What role did literacy play in his life? How did it affect his life? How did control of literacy affect the slave system?
Fredrick Douglass lived a very painful and tiring childhood, he was separated from his mother Harriet Bailey at a very young age. “It is a common custom, in the part of Maryland from which I ran away, to part children from their mothers at a very early age” (narrative 42). Often young children are given to an older woman to be taken care of, since the woman is no longer able to help in the field. Although the children are not let out to do field work until they are of proper age, they are not taught to read or to write while they are growing up. This is the case for all enslaved African Americans. Their lack of ability to read or to write hinders them in their ability to talk correctly to their masters or to one another. Slaves feel worthless to white children do to the fact that white children are taught to read and write at a young age. Most slaves do not know of their actual birthdate due to none of them having the ability to see or even be able to read their birth certificates.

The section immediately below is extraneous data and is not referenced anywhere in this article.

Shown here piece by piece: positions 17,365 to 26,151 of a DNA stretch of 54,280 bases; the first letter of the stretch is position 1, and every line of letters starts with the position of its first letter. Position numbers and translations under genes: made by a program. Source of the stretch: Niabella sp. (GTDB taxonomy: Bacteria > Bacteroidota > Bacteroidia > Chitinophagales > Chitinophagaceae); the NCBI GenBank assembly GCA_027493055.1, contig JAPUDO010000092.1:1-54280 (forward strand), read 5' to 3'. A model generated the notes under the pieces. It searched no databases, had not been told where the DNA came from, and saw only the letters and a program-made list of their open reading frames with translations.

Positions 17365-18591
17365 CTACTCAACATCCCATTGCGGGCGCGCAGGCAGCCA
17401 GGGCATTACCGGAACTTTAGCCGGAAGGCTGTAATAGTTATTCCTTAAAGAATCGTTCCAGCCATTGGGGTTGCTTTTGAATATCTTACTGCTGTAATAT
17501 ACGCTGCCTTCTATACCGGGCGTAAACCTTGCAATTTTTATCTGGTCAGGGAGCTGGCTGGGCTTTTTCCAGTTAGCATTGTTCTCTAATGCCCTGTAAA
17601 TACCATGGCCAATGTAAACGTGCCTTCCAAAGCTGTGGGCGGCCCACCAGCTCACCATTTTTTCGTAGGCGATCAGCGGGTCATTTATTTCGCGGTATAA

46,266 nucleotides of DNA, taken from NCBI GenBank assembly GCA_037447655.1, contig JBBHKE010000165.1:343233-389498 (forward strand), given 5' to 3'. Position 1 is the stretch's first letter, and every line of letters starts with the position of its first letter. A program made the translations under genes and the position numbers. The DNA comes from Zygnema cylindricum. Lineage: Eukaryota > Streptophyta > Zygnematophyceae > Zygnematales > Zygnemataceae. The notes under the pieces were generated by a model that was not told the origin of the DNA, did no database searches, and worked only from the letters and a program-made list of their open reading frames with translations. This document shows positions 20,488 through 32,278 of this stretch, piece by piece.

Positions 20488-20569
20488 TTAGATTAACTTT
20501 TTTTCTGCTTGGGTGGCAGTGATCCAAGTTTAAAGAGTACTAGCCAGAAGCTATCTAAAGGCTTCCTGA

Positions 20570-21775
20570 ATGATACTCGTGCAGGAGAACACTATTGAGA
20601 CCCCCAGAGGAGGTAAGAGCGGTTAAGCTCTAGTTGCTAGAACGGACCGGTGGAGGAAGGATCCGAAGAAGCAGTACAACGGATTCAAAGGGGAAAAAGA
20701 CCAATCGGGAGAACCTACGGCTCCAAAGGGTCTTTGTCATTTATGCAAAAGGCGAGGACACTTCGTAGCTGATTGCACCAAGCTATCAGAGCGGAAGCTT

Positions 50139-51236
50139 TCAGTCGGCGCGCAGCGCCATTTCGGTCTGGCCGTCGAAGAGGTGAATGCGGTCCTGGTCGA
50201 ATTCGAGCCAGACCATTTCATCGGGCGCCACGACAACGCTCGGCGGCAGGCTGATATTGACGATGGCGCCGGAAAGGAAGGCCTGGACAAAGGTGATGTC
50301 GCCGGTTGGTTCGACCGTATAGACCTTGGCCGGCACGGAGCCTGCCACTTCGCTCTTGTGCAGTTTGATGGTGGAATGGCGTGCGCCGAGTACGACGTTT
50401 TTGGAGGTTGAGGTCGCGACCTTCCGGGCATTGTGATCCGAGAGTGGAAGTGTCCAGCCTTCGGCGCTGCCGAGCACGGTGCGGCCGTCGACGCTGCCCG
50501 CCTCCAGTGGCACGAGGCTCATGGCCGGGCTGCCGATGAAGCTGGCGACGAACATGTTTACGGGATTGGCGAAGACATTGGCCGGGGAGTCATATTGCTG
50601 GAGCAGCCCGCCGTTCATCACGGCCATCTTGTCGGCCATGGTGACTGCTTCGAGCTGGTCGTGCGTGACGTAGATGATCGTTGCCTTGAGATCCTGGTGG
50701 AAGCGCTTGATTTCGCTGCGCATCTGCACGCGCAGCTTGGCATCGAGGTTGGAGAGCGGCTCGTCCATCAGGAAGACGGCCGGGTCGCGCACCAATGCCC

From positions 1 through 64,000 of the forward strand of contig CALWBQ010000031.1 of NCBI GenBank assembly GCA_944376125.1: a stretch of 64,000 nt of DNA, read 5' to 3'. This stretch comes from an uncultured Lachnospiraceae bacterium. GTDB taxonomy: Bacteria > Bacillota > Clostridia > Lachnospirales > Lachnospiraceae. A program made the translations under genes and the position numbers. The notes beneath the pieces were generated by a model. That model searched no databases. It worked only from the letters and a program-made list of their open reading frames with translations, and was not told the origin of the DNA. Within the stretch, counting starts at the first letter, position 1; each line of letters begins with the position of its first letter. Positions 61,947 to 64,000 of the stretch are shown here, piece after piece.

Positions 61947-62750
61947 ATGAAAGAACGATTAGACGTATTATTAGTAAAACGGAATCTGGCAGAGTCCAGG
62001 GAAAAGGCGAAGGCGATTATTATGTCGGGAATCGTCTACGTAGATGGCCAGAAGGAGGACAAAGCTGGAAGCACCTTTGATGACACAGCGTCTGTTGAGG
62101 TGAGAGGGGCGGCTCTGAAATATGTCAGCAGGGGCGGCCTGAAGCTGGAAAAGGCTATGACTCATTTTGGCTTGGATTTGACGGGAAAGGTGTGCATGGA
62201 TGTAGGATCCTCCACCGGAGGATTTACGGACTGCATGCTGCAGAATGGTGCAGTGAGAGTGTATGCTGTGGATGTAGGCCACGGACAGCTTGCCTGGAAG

Literacy played an enormous part in Frederick Douglass’s life. Douglass was shipped to Baltimore where he lived with Master Hugh’s family. While living there “my mistress was kindly commenced to instruct me” she helped Douglass learn his ABC’s and to read and write (narrative 65). His mistress however soon began to “practise her husband’s percepts” (narrative 66). This led to Douglass being punished more by his mistress than by Master Hugh’s. By this time Douglass was nearly twelve years old and the thought of being a slave for life began to bear heavily upon him. He began to read as often as possible, he came upon a book entitled “The Columbian Orator.” He began to read it every opportunity he seized; he soon realized that the book was representing a slave that had run away three times from his master. It showed how the...